Well, that's the thing isn't it, do you? As JW said with modern hardware the accepted tuning approach might not be so relevant. Certainly the tuning methods that discuss a 50:50 BTDC:ATDC injection method seems to be missing the point that fuel injected BTDC has the potential to decrease power (depending on ignition point) and is generally pursued to try and squeeze the required fuel in before the piston has travelled too far down its stroke.

    I know the desired peak pressure point is about 12-14 ATDC, so for example if an injection period takes 7 deg CA, then to me SOI point should be around 2-4 deg ATDC even allowing a few degrees for ignition delay. So to me, the EOI point is the critical timing aspect, not SOI (which is what we see in tables). My (misplaced?) simplistic logic is that you want your injection period to always be in the 0-14 degree ATDC window if injection hardware allows. The next item (to me) becomes what is the maximum angle ATDC (and BTDC I guess) that injection should be allowed, to fit the required fuel in if we have maxed fuel pressure out, and if we haven't maxed fuel pressure out, what 'angle of injection^' should we aim for?.
    ^ - I know people like to talk in uS for injection period, but it seems more useful to me to talk in the angle through which injection occurs as this negates (mostly) the engines RPM, or am I missing something?

    Thanks both, for reminding that timing also affects turbo spool (and EGT) that also plays its part when producing power. This raises other tuning questions for me, but I'll try and keep this thread on-topic.
    Ian B
    '15 Holden VF SSVR L77
    '19 Ford Ranger PX3 3.2TD

  6. #6
    Advanced Tuner projectlnf's Avatar
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    I agree with everything.

    I learned a 50/50 burn is the ideal for power. But for me I hear hesitant when I get over 6-7 degrees (mainly in cruising areas)

    The calculator I have shows me in my tunes I?m actually running a 30/70 burn which EGT?s and power are perfect for me. Smoke output is pretty much non existent. But I have done testing I left everything in my tunes the same but went back to a stock timing map. Egts we?re significantly higher and power output was horrible. I feel a 50/50 burn would add to much timing under certain instances

    Typically I run 2 degrees in mid range and cruise I?m seeing 5ish.

    Wot I see 4-8 and I no issues. I logged an innovative tune and tried to map out what timing was during certain loads and conditions and pretty much ?copied? it in a sense. It taught me a lot.

    I have seen timing maps that run out to 12-14 in cruising areas which for me with my fueling would be 80/20 burn almost



    Quote Originally Posted by VFL77 View Post
    Well, that's the thing isn't it, do you? As JW said with modern hardware the accepted tuning approach might not be so relevant. Certainly the tuning methods that discuss a 50:50 BTDC:ATDC injection method seems to be missing the point that fuel injected BTDC has the potential to decrease power (depending on ignition point) and is generally pursued to try and squeeze the required fuel in before the piston has travelled too far down its stroke.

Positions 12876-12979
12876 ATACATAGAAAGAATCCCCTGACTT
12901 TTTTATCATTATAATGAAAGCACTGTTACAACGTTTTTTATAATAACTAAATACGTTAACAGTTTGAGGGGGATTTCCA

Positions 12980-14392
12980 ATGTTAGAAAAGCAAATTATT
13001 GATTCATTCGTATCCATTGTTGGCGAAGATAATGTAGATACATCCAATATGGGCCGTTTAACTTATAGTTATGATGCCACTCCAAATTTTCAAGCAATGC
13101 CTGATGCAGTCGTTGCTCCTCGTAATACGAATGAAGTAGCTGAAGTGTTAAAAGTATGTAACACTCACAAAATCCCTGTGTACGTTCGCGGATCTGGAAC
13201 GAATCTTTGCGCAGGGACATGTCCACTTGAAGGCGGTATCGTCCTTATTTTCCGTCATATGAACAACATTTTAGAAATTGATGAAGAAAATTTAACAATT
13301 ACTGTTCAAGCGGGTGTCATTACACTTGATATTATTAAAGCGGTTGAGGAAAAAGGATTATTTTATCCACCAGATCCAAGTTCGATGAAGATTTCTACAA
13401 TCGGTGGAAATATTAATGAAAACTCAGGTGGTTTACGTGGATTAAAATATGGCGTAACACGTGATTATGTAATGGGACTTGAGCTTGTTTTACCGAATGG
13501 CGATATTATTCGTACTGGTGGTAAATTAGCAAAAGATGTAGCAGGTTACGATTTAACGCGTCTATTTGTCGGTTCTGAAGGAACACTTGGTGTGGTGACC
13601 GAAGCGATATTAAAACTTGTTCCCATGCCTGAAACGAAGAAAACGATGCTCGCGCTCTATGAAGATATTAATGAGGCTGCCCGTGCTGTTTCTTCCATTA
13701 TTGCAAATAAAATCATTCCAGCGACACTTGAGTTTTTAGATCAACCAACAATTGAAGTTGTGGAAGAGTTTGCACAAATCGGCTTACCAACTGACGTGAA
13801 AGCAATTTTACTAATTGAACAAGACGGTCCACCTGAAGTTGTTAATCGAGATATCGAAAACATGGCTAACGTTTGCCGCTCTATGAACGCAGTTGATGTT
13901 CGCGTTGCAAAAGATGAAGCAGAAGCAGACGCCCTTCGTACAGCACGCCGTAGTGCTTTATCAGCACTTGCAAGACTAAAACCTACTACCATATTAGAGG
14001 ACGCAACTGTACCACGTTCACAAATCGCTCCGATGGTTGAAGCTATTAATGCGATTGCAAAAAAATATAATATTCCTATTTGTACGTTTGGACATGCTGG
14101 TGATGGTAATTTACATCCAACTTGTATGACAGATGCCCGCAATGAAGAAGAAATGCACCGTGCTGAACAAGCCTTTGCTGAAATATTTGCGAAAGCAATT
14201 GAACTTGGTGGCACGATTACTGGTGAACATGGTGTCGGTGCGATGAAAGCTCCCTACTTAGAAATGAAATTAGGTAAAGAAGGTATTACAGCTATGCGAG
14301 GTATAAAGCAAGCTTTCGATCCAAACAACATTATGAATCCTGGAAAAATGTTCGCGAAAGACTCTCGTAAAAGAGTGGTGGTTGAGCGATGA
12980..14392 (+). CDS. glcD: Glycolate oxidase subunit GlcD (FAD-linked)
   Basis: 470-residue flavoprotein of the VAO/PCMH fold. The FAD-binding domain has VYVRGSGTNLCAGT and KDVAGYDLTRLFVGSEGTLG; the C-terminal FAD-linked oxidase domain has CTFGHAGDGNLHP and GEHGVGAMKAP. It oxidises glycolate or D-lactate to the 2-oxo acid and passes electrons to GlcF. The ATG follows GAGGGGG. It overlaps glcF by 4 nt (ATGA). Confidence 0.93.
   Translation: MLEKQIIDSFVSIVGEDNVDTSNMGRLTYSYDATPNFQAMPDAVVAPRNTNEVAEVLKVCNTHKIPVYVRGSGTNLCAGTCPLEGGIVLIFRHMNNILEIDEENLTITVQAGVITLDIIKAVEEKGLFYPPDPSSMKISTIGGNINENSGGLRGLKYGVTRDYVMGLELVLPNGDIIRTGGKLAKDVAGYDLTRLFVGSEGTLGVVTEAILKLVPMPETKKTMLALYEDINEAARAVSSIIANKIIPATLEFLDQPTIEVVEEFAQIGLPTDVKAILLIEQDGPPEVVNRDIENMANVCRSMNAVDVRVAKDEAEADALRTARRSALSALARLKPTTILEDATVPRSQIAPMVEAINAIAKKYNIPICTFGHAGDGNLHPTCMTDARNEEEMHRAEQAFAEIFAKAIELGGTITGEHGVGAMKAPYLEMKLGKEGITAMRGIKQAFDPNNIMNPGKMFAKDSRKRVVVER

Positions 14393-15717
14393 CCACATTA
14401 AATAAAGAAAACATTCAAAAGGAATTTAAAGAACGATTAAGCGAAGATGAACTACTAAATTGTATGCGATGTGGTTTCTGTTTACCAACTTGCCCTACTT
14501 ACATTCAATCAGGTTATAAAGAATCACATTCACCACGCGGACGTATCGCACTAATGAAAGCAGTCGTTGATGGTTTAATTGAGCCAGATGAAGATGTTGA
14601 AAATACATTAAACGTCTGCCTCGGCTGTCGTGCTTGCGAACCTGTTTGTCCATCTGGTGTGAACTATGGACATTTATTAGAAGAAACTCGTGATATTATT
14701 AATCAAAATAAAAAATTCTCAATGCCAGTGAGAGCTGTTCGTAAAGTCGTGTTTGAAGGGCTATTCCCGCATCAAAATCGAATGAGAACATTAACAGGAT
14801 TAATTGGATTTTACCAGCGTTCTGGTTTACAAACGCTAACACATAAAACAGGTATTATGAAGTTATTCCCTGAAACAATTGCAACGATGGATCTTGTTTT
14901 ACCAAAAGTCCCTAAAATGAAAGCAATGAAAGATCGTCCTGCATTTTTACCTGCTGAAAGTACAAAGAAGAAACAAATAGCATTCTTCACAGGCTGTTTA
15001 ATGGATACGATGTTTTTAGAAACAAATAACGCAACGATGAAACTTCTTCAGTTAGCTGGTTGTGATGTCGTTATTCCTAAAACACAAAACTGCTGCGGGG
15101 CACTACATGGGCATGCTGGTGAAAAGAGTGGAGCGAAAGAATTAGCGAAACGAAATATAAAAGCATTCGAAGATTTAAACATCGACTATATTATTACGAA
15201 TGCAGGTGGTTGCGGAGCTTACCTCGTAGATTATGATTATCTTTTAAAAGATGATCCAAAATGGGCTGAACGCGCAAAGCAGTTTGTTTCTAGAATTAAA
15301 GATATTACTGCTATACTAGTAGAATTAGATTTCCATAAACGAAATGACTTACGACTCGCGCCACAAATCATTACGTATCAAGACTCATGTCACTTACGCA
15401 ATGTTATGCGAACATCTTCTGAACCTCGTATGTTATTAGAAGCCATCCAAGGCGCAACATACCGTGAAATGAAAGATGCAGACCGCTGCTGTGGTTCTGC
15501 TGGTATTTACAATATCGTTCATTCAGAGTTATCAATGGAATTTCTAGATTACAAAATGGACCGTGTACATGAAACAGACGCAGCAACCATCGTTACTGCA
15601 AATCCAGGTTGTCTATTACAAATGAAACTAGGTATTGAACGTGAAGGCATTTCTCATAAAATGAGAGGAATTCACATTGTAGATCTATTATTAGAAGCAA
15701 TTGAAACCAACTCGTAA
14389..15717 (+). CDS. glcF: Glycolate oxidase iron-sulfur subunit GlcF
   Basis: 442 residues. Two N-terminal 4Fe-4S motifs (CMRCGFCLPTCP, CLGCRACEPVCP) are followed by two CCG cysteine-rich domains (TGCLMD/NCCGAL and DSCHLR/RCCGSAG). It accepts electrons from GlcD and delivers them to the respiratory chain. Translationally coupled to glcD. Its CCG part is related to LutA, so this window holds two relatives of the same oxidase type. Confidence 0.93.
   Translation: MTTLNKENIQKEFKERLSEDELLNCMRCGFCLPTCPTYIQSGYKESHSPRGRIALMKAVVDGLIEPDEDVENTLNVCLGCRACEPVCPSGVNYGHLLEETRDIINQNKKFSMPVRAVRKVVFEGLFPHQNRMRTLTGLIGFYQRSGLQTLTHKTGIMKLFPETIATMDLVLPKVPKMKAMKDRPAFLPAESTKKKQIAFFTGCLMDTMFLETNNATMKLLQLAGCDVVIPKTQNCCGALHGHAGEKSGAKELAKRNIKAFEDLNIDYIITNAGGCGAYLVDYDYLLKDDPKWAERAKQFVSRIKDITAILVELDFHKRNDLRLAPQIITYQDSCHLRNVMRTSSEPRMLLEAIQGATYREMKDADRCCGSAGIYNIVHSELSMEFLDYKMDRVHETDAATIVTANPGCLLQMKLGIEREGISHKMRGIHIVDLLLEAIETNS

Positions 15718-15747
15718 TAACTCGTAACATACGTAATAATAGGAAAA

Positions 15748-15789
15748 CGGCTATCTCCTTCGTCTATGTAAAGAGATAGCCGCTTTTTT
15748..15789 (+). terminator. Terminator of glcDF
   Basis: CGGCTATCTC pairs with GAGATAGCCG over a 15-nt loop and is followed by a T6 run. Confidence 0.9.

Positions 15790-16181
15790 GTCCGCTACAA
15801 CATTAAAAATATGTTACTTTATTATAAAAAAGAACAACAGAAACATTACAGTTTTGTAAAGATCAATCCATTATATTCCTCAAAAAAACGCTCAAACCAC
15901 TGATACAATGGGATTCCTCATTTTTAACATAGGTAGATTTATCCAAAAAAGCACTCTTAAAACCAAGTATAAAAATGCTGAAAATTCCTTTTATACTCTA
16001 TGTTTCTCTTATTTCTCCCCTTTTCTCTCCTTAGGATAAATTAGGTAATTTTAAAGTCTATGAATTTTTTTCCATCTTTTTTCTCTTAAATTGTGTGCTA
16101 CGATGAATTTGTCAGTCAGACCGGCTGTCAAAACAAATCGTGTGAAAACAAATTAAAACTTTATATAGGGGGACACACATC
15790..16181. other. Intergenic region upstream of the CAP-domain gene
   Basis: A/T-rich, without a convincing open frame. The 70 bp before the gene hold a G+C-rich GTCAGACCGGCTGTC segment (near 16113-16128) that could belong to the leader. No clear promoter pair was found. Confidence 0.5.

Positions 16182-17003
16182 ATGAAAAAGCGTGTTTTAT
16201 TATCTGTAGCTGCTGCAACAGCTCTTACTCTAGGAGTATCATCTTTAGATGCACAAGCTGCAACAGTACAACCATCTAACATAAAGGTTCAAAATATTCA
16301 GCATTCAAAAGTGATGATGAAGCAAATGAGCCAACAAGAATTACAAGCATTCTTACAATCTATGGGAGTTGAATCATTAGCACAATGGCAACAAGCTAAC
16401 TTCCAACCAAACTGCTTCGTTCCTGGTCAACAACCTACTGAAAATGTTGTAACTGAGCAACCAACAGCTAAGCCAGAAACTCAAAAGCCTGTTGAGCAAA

I know the desired peak pressure point is about 12-14 ATDC, so for example if an injection period takes 7 deg CA, then to me SOI point should be around 2-4 deg ATDC even allowing a few degrees for ignition delay. So to me, the EOI point is the critical timing aspect, not SOI (which is what we see in tables). My (misplaced?) simplistic logic is that you want your injection period to always be in the 0-14 degree ATDC window if injection hardware allows. The next item (to me) becomes what is the maximum angle ATDC (and BTDC I guess) that injection should be allowed, to fit the required fuel in if we have maxed fuel pressure out, and if we haven't maxed fuel pressure out, what 'angle of injection^' should we aim for?.
    ^ - I know people like to talk in uS for injection period, but it seems more useful to me to talk in the angle through which injection occurs as this negates (mostly) the engines RPM, or am I missing something?

    Thanks both, for reminding that timing also affects turbo spool (and EGT) that also plays its part when producing power. This raises other tuning questions for me, but I'll try and keep this thread on-topic.
    2003 Ford excursion 6.0 psd
    No limit intake
    Straight pipe
    Blue spring update
    Studded
    EGR delete
    KC billet single plane compressor wheel
    Self Tuned

  7. #7
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    Quote Originally Posted by projectlnf View Post
    I agree with everything.
    Thanks. :-)
    Quote Originally Posted by projectlnf View Post
    The calculator I have shows me in my tunes ...